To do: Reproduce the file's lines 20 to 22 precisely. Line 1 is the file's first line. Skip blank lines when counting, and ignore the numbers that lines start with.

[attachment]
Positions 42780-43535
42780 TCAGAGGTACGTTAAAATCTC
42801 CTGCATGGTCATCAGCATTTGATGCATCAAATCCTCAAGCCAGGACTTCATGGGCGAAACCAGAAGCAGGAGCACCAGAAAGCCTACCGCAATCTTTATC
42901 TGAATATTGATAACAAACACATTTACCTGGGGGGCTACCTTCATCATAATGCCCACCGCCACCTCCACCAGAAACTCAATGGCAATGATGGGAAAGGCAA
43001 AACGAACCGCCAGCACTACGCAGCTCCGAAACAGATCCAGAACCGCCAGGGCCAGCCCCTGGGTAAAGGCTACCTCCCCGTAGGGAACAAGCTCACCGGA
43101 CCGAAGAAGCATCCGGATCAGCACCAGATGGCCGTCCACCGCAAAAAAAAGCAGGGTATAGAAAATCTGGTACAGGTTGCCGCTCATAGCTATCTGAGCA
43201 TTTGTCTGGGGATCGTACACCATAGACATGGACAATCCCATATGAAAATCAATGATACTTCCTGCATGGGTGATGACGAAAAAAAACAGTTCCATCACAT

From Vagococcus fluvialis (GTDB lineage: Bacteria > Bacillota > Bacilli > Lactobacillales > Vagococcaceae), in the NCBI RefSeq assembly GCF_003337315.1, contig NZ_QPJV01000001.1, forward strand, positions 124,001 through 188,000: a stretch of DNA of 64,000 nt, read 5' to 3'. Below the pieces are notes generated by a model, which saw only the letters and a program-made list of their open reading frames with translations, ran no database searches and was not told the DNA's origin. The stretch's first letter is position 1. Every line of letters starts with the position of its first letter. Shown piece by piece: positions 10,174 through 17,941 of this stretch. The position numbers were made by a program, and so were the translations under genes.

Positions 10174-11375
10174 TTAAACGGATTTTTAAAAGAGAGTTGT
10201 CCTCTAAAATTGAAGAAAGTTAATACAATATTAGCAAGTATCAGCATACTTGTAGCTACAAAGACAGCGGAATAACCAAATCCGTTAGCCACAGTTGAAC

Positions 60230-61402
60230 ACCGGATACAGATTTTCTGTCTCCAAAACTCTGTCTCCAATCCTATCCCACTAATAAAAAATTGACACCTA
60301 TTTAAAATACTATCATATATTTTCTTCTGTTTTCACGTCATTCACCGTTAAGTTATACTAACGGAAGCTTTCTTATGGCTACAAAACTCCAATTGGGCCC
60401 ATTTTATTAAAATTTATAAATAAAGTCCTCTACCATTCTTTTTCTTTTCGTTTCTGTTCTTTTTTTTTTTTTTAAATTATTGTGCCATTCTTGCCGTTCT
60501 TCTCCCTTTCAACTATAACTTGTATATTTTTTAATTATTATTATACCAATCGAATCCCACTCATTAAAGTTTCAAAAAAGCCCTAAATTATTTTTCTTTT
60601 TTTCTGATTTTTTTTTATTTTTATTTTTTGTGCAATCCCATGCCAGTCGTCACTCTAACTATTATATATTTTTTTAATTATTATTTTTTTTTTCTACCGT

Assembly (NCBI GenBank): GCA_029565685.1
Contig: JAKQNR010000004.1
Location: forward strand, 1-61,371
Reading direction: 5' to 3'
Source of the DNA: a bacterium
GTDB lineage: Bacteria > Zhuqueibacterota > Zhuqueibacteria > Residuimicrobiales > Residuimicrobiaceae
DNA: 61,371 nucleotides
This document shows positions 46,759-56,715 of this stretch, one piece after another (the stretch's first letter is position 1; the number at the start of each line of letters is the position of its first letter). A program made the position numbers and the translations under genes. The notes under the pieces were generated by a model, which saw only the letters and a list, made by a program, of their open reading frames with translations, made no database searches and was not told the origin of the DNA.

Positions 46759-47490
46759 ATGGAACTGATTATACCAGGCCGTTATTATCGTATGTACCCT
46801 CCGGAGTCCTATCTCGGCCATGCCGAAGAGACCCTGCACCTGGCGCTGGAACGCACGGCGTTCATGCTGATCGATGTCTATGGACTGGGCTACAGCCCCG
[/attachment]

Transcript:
Location: forward strand, 1-61,371
Reading direction: 5' to 3'
Source of the DNA: a bacterium